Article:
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Struggling to save Serenity Court

Program manager Wendy Mitchell sits with resident Jack Norris after the busload of residents returned from their outbound activities.  - Brad Camp/Staff Photo
Program manager Wendy Mitchell sits with resident Jack Norris after the busload of residents returned from their outbound activities.
— image credit: Brad Camp/Staff Photo

There were still plenty of smiles at Serenity Court on Tuesday evening.

As residents gathered in the hall after a dinner of turkey and mashed potatoes, they chided each other about baseball teams and Rachel’s adoration of Philadelphia Phillies pitcher Jamie Moyer.

But there was sadness, too, in the historic three-story house in Lynwood Center.

At a meeting last week, the 18 residents of the Serenity Court, a group home for developmentally disabled adults, were told that the house many have lived in for decades could soon be closing.

Both the 106-year-old building and its “boarding house” style of care are out of date for modern standards for adult group homes. Over the next month, Kitsap County Consolidated Housing Authority, which owns Serenity Court, is developing a plan to find new homes for the residents on the island and will know by the end of the month how soon the house will have to close.

Whatever happens, there are big changes ahead for the people who call Serenity Court home.

“It will be sad when they close this house,” said Ronnie, a Serenity Court resident who helps out at the Treehouse Cafe. “I enjoy this house.”

Serenity Court, which sits on a hill above Lynwood Center, began life as Pleasant Beach School and was later used as a sanitarium and eventually a nursing home.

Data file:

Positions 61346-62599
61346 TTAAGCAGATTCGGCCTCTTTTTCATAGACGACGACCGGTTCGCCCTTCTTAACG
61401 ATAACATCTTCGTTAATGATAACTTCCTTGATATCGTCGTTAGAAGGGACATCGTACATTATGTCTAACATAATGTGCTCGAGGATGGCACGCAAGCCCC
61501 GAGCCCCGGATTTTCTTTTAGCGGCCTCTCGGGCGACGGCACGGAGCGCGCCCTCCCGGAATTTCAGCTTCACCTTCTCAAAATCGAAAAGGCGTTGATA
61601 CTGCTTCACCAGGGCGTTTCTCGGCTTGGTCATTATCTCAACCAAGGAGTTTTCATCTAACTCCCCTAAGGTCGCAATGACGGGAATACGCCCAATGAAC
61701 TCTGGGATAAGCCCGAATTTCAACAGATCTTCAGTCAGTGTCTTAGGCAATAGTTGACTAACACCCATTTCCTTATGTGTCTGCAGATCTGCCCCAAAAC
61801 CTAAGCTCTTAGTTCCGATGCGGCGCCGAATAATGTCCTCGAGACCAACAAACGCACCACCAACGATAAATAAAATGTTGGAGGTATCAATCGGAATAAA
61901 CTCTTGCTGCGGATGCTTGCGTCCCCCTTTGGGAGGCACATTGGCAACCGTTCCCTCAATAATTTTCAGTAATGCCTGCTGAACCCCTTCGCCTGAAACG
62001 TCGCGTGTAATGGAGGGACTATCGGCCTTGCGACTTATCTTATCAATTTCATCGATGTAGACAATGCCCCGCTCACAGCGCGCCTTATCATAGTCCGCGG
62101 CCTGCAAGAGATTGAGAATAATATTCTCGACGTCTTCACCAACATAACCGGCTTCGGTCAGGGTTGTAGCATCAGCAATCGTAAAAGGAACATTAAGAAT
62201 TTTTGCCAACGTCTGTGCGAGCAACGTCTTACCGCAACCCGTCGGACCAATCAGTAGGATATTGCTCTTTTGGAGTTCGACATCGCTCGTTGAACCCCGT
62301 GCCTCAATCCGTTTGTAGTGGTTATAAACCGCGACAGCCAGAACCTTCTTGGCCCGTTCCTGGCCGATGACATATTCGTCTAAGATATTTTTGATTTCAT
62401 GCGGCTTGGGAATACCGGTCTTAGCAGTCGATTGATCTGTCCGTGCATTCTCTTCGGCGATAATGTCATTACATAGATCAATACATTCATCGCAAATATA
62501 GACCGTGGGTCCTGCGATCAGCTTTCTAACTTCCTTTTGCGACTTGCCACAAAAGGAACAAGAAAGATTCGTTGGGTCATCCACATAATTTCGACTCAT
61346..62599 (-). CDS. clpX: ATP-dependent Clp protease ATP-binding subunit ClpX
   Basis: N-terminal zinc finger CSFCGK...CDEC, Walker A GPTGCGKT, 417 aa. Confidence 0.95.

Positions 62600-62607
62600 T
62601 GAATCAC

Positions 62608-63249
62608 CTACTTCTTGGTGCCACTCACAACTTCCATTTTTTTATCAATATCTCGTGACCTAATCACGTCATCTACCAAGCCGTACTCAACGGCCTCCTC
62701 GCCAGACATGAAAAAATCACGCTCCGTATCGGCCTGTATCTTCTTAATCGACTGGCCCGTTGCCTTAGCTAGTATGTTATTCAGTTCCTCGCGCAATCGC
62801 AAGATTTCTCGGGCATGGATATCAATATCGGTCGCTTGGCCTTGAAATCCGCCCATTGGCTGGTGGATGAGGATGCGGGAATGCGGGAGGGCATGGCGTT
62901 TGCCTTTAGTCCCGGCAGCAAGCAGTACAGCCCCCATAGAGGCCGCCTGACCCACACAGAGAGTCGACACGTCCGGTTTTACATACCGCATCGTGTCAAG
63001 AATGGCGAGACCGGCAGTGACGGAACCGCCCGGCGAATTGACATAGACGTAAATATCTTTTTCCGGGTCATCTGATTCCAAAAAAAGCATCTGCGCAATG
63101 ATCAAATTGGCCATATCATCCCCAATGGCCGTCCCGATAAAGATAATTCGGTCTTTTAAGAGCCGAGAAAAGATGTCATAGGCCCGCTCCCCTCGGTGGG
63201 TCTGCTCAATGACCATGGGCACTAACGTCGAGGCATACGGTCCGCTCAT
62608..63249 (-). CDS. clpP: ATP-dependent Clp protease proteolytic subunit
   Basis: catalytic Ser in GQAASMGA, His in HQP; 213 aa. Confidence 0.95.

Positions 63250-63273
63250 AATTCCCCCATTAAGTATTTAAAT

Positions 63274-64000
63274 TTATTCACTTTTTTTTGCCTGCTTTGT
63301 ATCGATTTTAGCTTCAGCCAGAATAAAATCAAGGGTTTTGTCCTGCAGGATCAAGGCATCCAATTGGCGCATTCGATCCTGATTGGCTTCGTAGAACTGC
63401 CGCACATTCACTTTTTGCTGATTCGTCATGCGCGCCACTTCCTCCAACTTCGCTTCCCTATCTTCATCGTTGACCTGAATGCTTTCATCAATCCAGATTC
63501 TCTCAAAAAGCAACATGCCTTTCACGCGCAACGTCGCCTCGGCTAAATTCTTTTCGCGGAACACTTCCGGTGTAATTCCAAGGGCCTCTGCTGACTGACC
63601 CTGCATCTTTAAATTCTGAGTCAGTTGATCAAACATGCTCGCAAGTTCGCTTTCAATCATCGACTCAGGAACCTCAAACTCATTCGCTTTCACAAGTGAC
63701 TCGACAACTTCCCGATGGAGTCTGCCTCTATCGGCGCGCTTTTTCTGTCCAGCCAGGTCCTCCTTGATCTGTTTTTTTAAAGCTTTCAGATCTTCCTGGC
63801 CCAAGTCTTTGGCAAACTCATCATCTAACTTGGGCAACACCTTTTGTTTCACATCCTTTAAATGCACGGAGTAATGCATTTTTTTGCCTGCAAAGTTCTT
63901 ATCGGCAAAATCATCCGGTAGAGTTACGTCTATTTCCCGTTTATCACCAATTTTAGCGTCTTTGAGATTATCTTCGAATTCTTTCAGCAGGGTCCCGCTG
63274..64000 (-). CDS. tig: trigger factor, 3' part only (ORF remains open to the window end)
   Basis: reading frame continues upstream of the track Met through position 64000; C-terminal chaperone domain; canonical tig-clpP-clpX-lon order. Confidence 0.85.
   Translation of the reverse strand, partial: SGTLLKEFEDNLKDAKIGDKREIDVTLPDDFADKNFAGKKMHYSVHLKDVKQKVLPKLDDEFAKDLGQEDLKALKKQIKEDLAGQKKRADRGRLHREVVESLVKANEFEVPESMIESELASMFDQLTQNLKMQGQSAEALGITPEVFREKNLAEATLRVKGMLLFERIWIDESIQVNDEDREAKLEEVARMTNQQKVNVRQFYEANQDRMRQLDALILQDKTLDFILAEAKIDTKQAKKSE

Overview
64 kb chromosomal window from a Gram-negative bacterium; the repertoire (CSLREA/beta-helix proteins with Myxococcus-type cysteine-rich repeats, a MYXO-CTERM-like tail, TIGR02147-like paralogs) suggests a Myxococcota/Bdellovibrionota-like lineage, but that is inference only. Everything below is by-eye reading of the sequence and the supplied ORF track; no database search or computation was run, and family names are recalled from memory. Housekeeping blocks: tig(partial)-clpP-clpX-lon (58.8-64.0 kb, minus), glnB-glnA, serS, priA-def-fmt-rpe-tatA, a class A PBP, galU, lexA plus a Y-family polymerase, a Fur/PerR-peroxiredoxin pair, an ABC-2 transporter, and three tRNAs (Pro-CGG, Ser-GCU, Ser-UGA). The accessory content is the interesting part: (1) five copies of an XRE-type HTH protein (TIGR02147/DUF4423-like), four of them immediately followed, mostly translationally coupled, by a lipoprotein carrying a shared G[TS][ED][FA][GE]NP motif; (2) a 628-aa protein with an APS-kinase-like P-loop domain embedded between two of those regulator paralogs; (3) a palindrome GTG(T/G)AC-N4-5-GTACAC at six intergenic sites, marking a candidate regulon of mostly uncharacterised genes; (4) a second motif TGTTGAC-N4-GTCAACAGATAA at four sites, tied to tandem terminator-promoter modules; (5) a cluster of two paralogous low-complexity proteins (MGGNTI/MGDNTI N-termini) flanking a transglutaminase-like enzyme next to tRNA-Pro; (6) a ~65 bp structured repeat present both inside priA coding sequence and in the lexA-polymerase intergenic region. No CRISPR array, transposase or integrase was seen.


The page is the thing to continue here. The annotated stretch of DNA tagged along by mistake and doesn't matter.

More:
In 2005 longtime owner and operator Ruth Closser decided she could no longer shoulder the burden of providing 24-hour care to the home’s residents.

KCCHA, a public organization that preserves low-income housing properties, obtained a loan to buy the property from Closser with help from the city.

The state-administered Housing Trust Fund gave KCCHA a grant of $1.5 million to pay off the loan, and the Low Income Housing Institute of Seattle agreed to manage the home. The plan was to renovate the house, but funding for the upgrades was scarce, KCCHA Director of Public Affairs Sarah Lee said.

This winter LIHI reported that it was losing money running the home, and KCCHA began subsidizing its operations and took over its redevelopment plans.

When KCCHA checked into options for renovating the house, Lee said the Department of Social and Health Services wasn’t interested in licensing Serenity Court if it were renovated, or a similar large group home built on the property.

State standards for developmentally disabled care had shifted since Serenity Court opened. Now smaller “adult group homes” with four to six residents are the preferred alternative to the once-popular boarding house model.

Housing Trust Fund initially resisted KCCHA’s interest in building smaller group homes to house on the site to house Serenity Court residence, but has now agreed to accept a revised proposal, Lee said.

KCCHA will need to submit the amended plan by April 18, and will know by the end of the month if it is accepted.

To help develop the plan, DSHS will be interviewing Serenity Court residents and their families in the coming week to determine where they would most like to live.

Lee said the new housing plan would likely include three new small adult group homes to be bought or built on the island. One would ideally be located on the current property, and a portion of the property may be sold to pay for the redevelopment.